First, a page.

Harvard School of Public Health Receives $21 Million Gift

Harvard School of Public Health Receives $21 Million Gift

Harvard University's T.H. Chan School of Public Health has announced a gift of more than HK$162 million ($21 million) from the Lee Kum Kee family to fund research on the links between psychological well-being and physical health.

The Lee Kum Sheung Center for Health and Happiness will work to advance discoveries that can inform personal behaviors, medical care, public health programs, and public policies not traditionally associated with health care and medicine. To that end, it will support the identification of psychological, social, and emotional strengths and assets that may protect against disease and enable people to enjoy longer, happier, and healthier lives.

The center will use the gift to broaden the focus of medical and public health research to include positive aspects of health and illuminate factors that promote the attainment of high levels of well-being and protect against conditions such as cardiovascular disease. Initial efforts will focus on several areas, including identifying and developing a measurable instrument — a positive psychological "happiness index" — that can assess psychological well-being in a systematic and scientifically sound manner; understanding the relationship between psychological well-being and cardiovascular health, healthy aging, and longevity; determining the effects of interventions promoting psychological well-being on health and happiness; and examining the role of communications, ranging from television programming to social media, on engagement, health, and happiness.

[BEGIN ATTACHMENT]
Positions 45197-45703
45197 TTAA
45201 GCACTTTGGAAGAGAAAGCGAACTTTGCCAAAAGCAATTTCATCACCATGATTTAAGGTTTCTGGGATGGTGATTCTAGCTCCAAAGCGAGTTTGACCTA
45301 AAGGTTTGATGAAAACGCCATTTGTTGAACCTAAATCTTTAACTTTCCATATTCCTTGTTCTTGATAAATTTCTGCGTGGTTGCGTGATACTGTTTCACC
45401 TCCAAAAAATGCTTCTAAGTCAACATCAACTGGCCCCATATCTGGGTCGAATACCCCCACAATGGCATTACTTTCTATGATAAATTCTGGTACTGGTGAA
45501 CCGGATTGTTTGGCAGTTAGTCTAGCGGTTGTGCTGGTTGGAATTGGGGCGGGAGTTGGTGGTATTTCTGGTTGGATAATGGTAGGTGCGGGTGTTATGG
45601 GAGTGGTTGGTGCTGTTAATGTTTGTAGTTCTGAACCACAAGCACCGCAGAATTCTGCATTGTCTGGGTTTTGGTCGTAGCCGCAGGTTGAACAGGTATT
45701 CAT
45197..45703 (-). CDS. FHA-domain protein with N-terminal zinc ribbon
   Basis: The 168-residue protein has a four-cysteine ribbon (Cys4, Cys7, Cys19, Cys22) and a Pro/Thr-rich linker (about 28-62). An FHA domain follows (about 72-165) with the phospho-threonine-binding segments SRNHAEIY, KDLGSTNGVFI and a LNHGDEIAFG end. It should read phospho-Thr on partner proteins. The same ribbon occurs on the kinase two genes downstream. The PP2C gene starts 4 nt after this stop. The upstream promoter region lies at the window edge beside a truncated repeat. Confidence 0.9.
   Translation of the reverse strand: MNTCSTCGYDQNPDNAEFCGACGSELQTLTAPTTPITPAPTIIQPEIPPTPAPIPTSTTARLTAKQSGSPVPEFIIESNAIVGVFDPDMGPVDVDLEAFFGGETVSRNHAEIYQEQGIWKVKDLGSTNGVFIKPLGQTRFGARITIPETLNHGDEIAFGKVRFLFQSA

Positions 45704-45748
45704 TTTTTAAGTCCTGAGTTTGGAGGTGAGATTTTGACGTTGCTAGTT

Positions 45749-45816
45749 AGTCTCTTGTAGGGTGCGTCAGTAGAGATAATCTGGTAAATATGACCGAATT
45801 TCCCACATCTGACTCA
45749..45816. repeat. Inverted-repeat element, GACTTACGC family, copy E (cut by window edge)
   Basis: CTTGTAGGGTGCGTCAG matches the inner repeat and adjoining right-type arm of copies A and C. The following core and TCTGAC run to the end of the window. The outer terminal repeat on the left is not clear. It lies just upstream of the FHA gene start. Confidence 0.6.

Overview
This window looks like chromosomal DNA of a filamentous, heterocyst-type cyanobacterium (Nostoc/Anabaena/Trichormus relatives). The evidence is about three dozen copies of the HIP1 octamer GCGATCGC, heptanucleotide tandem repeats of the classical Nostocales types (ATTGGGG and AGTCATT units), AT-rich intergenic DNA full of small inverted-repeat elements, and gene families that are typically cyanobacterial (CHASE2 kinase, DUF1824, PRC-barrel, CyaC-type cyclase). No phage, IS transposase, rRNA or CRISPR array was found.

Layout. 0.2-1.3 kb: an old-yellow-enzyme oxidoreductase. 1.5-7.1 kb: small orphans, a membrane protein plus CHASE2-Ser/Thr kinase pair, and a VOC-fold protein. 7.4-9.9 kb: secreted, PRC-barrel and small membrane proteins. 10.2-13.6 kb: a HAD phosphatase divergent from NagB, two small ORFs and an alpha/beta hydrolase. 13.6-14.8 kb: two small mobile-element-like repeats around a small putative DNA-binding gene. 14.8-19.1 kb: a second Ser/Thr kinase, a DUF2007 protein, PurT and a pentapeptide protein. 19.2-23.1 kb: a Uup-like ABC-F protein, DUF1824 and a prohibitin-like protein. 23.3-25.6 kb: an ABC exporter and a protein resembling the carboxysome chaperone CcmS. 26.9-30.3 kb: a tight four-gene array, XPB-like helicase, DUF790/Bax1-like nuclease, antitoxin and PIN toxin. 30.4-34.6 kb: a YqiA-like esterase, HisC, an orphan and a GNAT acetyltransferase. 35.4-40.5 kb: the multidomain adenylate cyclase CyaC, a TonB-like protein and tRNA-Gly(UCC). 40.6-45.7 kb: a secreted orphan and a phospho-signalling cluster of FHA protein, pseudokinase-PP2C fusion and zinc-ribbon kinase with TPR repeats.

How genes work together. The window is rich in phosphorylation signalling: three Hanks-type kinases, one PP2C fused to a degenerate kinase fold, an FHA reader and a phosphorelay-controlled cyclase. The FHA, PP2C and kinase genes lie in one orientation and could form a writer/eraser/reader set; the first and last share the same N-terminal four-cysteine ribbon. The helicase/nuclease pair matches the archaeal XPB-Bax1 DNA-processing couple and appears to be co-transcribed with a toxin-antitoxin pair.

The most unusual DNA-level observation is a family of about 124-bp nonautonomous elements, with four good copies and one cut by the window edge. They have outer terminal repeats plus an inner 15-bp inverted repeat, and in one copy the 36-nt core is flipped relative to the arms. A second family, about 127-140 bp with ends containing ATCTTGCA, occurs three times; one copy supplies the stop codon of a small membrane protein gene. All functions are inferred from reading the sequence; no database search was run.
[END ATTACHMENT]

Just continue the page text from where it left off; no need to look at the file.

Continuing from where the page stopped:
"By leveraging what is known together with new research discoveries, we believe the new center will develop evidence-based recommendations and interventions that can demonstrably improve the health and well-being of individuals and entire populations," said David Hunter, acting dean of the Harvard Chan School. "Our goal is to bring about enlightened public policies and public health programs that can affect the health of large numbers of people, as well as set new priorities in medical practice and personal behaviors that can help individuals live longer, healthier lives."